In the same way that you have a unique fingerprint, so does your church. And so does your small-groups ministry. You may have "borrowed" a mission statement and principles from another church, but when you look under the hood, you're not the same. You are unique. You're made unique by the custom combination of passions, gifts, and abilities of your members. You're made unique by your setting. You're made unique by your history.
It makes sense, right? You may not like who you are, your fingerprint. And you may even be trying to change who you are. You may want to be a whole different church, or a whole different ministry. But in order to do so, you still need to understand who you are and who you want to become—and then you can choose a small-groups strategy that fits.
That's easier said than done, of course. So let's talk about four keys to keep in mind.
Clarify What Will Be a "Win" for Your Small-Groups Ministry
What are you going to call success? If you want small groups to play a primary role in making disciples, it would be fair to ask, "What percentage of our members and attendees need to be involved in a group?" Another very good question would be, "What kinds of Christ followers do we want to produce?" "What would they be like?"
And it's also important to figure out where you group members will come from. "Do we want groups to be an entry point for non-members?" Or, "Will our groups be for our members and attendees only?" In other words, "Do you have to be a member to attend a group?"
Identify Who You Are Serving
The next step in the process is to set aside some time to think about who your real customer is (or will be). This is an important step that is often missed. Keep in mind that, in this case, a customer is not just the people who are already part of a small group. You'll also need to think about the people who are not yet in a group. Their interests and needs will be a clue that will help you figure out what it may take to invite them to try a group.
Create a Plan
Next, you'll need to think about and then plan out the steps that will take your ministry to the "win" you've identified. For example, determining that you want 100 percent of your adults to be involved in a small group will require a series of steps in order to make that possible.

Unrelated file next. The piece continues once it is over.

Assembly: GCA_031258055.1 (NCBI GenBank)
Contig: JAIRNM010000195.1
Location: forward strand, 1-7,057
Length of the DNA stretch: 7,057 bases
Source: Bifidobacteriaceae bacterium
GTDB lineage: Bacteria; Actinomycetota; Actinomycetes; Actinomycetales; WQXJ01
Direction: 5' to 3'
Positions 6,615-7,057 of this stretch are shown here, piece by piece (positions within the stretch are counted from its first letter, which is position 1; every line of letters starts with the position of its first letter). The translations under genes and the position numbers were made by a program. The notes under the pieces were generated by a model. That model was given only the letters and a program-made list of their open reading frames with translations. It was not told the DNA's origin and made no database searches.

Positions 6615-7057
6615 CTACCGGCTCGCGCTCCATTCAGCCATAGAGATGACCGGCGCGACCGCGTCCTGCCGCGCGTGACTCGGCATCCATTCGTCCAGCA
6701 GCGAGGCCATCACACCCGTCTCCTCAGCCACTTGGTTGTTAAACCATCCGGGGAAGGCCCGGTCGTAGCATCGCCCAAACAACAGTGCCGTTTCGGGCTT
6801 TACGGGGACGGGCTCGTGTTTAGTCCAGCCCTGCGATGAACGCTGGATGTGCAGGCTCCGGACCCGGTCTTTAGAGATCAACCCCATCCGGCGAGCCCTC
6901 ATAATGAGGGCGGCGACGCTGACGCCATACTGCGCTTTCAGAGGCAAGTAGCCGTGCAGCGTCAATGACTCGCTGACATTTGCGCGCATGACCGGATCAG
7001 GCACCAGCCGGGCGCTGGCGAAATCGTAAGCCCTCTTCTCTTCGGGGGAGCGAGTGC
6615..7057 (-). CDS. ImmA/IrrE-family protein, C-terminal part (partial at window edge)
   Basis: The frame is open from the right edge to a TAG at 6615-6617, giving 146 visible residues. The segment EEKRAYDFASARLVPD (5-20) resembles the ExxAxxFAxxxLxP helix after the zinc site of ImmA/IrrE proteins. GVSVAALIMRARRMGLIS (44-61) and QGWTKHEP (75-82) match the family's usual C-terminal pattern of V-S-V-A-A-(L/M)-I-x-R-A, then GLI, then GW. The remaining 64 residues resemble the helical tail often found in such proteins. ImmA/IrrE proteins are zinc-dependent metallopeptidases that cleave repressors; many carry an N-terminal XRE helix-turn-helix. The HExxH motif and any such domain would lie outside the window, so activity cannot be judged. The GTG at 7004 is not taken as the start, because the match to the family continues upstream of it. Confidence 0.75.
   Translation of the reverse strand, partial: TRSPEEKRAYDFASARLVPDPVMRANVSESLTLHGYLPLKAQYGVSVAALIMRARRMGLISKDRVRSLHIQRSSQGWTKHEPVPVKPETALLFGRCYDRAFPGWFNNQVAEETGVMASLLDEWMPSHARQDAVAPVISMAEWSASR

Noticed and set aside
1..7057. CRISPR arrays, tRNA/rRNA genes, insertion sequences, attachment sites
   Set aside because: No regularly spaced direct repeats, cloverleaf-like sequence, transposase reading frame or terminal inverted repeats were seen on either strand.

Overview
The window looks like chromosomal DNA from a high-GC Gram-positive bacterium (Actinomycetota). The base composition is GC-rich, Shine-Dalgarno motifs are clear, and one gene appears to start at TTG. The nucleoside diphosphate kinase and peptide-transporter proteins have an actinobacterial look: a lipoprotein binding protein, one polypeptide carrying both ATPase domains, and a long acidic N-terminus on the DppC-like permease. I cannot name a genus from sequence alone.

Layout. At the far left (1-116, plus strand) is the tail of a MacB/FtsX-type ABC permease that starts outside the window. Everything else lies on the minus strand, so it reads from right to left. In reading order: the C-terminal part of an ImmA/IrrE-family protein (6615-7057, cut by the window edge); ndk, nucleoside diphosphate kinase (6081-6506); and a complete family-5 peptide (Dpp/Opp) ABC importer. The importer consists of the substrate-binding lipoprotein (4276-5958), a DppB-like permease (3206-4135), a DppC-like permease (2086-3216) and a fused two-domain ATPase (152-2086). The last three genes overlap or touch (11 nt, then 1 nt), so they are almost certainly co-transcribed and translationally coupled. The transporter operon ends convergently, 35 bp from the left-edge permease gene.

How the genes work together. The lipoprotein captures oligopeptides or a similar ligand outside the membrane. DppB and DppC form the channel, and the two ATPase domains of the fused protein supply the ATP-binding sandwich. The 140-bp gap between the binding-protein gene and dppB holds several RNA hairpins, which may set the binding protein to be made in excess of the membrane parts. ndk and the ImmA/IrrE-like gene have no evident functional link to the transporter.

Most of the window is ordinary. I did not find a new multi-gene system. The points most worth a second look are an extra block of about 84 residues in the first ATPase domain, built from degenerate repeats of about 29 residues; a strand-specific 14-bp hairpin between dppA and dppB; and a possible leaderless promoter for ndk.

Depending on the percentage of your adults that are unconnected, you may need to choose a strategy that can move slowly. If your ministry is growing and you have a lot of unconnected adults, you may need a strategy that will enable you to start a lot of new groups all at once. The key is to be very practical, bring in some nuts-and-bolts people, and really think through getting from where you are to where you want to be.
Identify What Is Not Helping
Another very important key is the tough job of determining if there are existing ministry steps that don't lead to the "win" you've identified. In other words, if you want to get 100 percent of your adults in a small group, and if you've acknowledged that most adults will only give you two or three time slots a week—then you're next job is to determine what to do with the current ministries that might actually be keeping people from committing to a small group.
For example, if you're committed to small groups as the primary way that discipleship happens but you're still actively promoting a mid-week service as a next step, you may need to evaluate whether the adults in your congregation will give you two weeknights in addition to Sunday morning. Or, if you know that a group experience in a home is very different than an on-campus Sunday School class, then you need to think carefully about whether those are two ways of accomplishing the same thing.
This is a process that should be done with a team. Taking the time to thoughtfully work through these four keys will yield a customized strategy for your small-groups ministry, but doing so will take time and persistence. Write out a simple set of statements that reflect your new, clarified thinking—you ought to be able to fit everything on one page, or even a poster. Pull the page out any time you are talking about what to do next.
—Mark Howell is the founder of SmallGroupResources.net, helping churches across North America launch, build, and sustain healthy small-group ministries. Used with permission.